Much like Action of the Tiger, Darby O’Gill and the Little People was to be a huge influence on Connery’s future career albeit in a rather indirect way. To the young Scot it must have seemed like an incredibly big deal to be snapped up by Disney and offered a leading role next to an equally aspiring actress after the mediocrity of his recent productions. He could show off his acting skills, sex appeal and even singing voice to a mass market that Disney were surely going to pull in. Unfortunately, Darby O’Gill was not the springboard that Connery had perhaps hoped, his next three films having no significant impact on popular culture; unless of course you are a Tarzan buff (and if that’s the case, you have bigger problems my friend).
But, I’m digressing; Darby O’Gill was influential because of one person, out of millions, that saw the film and, in Connery, saw something special. Her name was Dana Broccoli.
As Gabriel Byrne states in an interview given sometime between late May and early June 2011 for the documentary ‘The Quiet Man: Ireland on Film’: Ireland has “never had great artists, great painters, great sculptors, but we’ve always had great storytelling”. This is what comes across in the film: a great, mythical story about Ireland and all the things we associate with that old country. It’s an old fashioned story that you could imagine a medieval tavern drunk telling to his friends and family around a fire. Good ol’ classic family fun; something right up Walt Disney’s alley.
The film tells the story of Darby O’Gill (Albert Sharpe) who is a caretaker of a big estate in Rathcullen, County Kerry. He lives with his daughter played by Janet Munro and tells all his mates down the pub about his attempts to catch leprechauns and, in particular, the king of the leprechauns (portrayed in miniature, with some very inventive use of split screen, by Brian Connors). Connery appears as Michael McBride, a young buck, pretty much in the film for his Celtic good looks and strong physique, who will be taking over Darby’s duties on the estate he has worked his whole life on.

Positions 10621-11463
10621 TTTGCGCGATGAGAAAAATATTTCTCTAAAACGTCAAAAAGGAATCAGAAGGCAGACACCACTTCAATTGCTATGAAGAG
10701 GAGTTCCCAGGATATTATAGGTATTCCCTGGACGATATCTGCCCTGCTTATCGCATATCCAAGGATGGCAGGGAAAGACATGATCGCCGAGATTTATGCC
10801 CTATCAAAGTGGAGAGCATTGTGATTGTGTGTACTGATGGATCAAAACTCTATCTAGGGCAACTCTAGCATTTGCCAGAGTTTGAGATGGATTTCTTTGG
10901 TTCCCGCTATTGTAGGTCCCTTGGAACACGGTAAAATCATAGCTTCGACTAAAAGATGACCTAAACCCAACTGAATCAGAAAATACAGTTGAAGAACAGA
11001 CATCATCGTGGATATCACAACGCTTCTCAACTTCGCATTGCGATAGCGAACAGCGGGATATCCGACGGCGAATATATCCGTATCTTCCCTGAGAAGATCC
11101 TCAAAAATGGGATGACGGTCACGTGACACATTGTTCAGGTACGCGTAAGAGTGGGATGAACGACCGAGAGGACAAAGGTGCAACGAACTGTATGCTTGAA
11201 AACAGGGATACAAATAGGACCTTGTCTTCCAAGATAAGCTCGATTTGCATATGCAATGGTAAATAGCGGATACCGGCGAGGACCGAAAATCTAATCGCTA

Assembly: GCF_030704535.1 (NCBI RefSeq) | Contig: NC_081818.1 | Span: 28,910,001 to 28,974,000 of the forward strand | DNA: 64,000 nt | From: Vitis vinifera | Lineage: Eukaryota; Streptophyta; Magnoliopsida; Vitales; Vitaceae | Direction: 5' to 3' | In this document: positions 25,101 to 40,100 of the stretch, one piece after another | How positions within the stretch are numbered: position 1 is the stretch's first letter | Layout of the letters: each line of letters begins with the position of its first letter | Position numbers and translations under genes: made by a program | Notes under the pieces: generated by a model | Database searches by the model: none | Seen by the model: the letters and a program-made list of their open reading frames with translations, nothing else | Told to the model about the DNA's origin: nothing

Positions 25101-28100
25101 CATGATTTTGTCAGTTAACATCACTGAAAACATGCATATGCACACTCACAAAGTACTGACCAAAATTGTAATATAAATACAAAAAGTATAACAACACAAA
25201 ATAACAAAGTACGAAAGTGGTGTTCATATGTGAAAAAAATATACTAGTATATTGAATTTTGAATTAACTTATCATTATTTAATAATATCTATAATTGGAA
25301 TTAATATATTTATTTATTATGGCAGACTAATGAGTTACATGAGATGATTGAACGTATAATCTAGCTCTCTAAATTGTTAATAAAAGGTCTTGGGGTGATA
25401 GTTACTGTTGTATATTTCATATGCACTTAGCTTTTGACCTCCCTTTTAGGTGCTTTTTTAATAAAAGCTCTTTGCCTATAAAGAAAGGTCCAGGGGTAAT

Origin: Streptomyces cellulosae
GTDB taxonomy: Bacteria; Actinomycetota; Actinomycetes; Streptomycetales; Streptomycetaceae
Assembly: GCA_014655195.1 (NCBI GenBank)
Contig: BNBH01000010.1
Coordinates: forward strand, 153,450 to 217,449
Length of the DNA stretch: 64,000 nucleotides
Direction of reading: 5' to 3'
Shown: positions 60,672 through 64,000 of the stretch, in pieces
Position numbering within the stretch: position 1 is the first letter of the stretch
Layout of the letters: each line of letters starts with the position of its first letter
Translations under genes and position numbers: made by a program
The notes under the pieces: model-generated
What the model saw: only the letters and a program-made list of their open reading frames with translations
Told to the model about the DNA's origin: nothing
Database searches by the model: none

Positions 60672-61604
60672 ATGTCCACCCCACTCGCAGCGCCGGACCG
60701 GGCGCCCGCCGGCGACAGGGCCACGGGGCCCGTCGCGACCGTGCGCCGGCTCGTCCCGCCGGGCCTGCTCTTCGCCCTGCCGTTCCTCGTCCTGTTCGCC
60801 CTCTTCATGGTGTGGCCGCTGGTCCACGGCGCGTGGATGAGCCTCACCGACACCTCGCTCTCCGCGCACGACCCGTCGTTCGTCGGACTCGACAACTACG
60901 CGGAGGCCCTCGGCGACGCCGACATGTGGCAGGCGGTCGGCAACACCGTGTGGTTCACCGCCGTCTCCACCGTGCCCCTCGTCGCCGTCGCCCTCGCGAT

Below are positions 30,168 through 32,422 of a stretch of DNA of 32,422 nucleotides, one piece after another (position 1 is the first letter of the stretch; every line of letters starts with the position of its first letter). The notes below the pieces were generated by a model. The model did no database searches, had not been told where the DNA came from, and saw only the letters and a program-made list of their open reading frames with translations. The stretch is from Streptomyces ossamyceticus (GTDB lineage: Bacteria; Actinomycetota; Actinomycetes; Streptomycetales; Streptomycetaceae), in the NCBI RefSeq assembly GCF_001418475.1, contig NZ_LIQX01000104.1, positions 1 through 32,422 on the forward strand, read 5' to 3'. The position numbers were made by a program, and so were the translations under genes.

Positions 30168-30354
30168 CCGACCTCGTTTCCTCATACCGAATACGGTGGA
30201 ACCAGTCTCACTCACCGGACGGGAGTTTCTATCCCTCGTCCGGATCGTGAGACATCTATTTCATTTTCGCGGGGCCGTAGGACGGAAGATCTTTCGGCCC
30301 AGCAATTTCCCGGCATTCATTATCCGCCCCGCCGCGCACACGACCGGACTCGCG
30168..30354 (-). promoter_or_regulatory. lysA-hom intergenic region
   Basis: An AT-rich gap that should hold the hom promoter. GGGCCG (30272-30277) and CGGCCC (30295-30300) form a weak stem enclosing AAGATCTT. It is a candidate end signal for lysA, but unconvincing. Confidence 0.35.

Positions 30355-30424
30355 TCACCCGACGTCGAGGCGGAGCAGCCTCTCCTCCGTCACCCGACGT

Michael’s character is perhaps mainly just in the film to be a love interest for Munro’s Katie O’Gill, as their sub-plot proves to be no way near as interesting as the mental skirmishes that betwixt Darby and his leprechaun adversary. In all, Connery and Munro are just there to add young blood to the picture, a background story that links in loosely to Darby’s exploits.
However, as with many Disney films we can see that amidst the traditional story adds a newer more contemporary message which Uncle Walt decided to pop in. Just as Aladdin promoted the notion that its best not to lie, and Snow White taught you to stay away from fruit, Darby O’Gill is filled with enough hidden meanings to overly excite a first year English Literature student. Below are the four main areas tackled amidst the fiddling and singing;
- We should admire Ireland and its ‘oldy worldy’ mystical qualities.
- We should accept old age, and respect the elderly.
- We should be prepared to let go of our children into the big wide world.
- We should appreciate the power of sacrifice.
This last point is not fully dealt with as this is, after all, a Disney film. Luckily for us, the picture is all the better for it. Without the slightly unrealistic happy ending we wouldn’t have the three main characters riding off into the sunset singing their jolly heads off.
This singing is what sticks in the mind when we think of Connery in this film. He doesn’t stand out for his acting (the Irish accent is once again not great and as Christopher Bray points out, he rushes through his lines far too quickly), his monobrow still doesn’t seem to have been sorted and his fist-fighting is as rough as it was in Action of the Tiger (and in that film he was supposed to be drunk). No, the one thing that makes Connery stand out in this picture is his voice and his wonderful rendition of ‘Pretty Irish Girl’. This scene always makes us smile and makes us remember that Connery has a joyful soul deep down; below the intense patriotism.
Perhaps it is this singing, coupled with his lustful embracing of Munro that made Dana Brocolli swoon in the cinema and thus persuade her husband Albert R. ‘Cubby’ Broccoli to test him for the role of 007. As with Action of the Tiger, Connery probably only saw this role as experience, a way to just about keep his foot inside the door of Hollywood, but, inadvertently, and quite fortunately, he had now collected two major influences that would shape the whole future of his life. Without really knowing, he had caught the eye of an up and coming director Terence Young and a successful producer’s wife. Connery was on the right track; even if he himself didn’t yet know it.
 One of the best parts of the film comes when Darby plays his fiddle to manage his escape from the Leprechauns. There was some good fiddling.
 C. Bray, Sean Connery: The Measure of a Man, p. 59-60
Please watch our review on YouTube at: http://www.youtube.com/watch?v=DgKlSS0XATk
Witness Connery’s singing: http://www.youtube.com/watch?v=eTwmjOySDjA&feature=related